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Revision as of 04:16, 23 September 2014 by Immanetize (talk | contribs) (format-security)

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Crypto Policy

<para>Beginning in Fedora 21, a system-wide crypto policy will be available for users to quickly setup the cryptographic options for their systems. Users that must meet certain cryptographic standards can make the policy change in <filename>//etc/crypto-policies/config</filename>, and run update-crypto-policies. At this point applications that utilize the default set of ciphers in the GnuTLS and OpenSSL libraries will follow the policy requirements.</para>

<para>The available options are: (1) <literal>LEGACY</literal>, which ensures compatibility with legacy systems - 64-bit security, (2) <literal>DEFAULT</literal>, a reasonable default for today's standards - 80-bit security, and (3) <literal>FUTURE</literal>, a conservative level that is believed to withstand any near-term future attacks - 128-bit security. These levels affect SSL/TLS settings, including elliptic curve, signature hash functions, and ciphersuites and key sizes.</para>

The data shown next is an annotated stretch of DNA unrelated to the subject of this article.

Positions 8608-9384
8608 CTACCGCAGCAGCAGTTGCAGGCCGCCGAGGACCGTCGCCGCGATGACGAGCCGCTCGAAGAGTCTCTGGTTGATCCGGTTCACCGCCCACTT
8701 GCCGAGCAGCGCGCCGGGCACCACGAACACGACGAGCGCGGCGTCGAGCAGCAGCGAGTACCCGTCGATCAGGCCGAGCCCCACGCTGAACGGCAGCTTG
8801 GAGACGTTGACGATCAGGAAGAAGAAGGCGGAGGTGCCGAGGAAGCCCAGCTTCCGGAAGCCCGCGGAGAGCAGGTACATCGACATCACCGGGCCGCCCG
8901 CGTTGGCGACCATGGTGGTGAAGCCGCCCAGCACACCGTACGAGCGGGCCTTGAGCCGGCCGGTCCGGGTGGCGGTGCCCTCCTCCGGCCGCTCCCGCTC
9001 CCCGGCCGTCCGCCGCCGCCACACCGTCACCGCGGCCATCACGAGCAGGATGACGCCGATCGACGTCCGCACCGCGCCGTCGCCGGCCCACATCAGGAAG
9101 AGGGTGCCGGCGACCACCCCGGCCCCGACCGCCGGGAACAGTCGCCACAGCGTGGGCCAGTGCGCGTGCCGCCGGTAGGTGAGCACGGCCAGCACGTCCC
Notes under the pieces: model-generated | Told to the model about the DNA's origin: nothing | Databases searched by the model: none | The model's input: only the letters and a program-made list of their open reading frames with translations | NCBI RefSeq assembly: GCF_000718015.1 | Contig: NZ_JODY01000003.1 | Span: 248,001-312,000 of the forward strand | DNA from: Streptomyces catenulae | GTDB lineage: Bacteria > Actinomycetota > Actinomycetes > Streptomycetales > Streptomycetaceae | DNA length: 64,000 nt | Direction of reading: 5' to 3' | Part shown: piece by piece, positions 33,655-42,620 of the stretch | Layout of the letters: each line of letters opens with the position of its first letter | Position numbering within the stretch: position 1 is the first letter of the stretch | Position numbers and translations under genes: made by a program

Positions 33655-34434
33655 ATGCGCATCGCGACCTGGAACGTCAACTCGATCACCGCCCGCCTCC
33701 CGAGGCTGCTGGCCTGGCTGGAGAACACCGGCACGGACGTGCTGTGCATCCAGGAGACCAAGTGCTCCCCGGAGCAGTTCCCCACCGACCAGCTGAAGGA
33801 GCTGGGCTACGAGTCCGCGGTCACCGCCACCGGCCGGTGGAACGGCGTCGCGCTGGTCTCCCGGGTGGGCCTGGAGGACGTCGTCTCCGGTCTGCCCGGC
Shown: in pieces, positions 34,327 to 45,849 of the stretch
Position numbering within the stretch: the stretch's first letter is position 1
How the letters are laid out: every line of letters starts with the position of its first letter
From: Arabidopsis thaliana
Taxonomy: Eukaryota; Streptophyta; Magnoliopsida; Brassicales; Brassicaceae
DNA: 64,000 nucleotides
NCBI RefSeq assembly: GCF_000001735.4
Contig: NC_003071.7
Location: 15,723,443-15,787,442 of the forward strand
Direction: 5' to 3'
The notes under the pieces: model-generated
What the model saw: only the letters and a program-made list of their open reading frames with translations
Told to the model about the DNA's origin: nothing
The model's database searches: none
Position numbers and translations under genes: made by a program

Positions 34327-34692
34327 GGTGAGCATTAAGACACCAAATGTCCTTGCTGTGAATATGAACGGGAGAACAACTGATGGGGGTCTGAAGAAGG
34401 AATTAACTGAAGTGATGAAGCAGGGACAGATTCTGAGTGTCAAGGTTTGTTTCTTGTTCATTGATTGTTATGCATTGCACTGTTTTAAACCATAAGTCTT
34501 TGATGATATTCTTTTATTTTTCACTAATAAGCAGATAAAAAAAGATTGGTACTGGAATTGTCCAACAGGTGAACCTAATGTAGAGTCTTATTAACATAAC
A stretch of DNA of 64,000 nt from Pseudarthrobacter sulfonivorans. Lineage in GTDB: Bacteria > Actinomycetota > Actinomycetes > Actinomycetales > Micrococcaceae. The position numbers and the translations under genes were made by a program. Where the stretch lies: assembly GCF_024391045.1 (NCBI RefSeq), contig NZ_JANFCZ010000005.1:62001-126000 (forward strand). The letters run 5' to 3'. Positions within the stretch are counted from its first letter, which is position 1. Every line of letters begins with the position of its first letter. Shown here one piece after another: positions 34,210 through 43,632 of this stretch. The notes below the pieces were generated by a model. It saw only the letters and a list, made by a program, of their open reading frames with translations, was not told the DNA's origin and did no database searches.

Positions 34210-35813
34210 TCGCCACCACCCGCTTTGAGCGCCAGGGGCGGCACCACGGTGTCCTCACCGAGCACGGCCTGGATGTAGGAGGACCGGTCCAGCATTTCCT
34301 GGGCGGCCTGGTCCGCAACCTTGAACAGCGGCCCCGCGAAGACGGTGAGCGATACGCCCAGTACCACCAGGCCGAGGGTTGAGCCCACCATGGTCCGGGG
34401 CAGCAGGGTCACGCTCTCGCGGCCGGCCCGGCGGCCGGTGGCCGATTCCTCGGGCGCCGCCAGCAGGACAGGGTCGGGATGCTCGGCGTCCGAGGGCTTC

<para>Additional information on this new feature can be found on the <ulink url="">CryptoPolicy Changes wiki page</ulink>.</para>

systemd PrivateDevices and PrivateNetwork

Fedora is now more secure, as many long-running systemd services now run with physical device access and/or network access turned off. See [1] (NOTE:xref)

Format Security

Starting with Fedora 21, all packages built by GCC will compile with the flag *-Werror=format-security* . While this change has no user-visible change, it represents a substantial effort by Fedora packagers to protect your system from an entire class of vulnerability.

You can learn more about the security issues mitigated by Fedora's defensive security practices at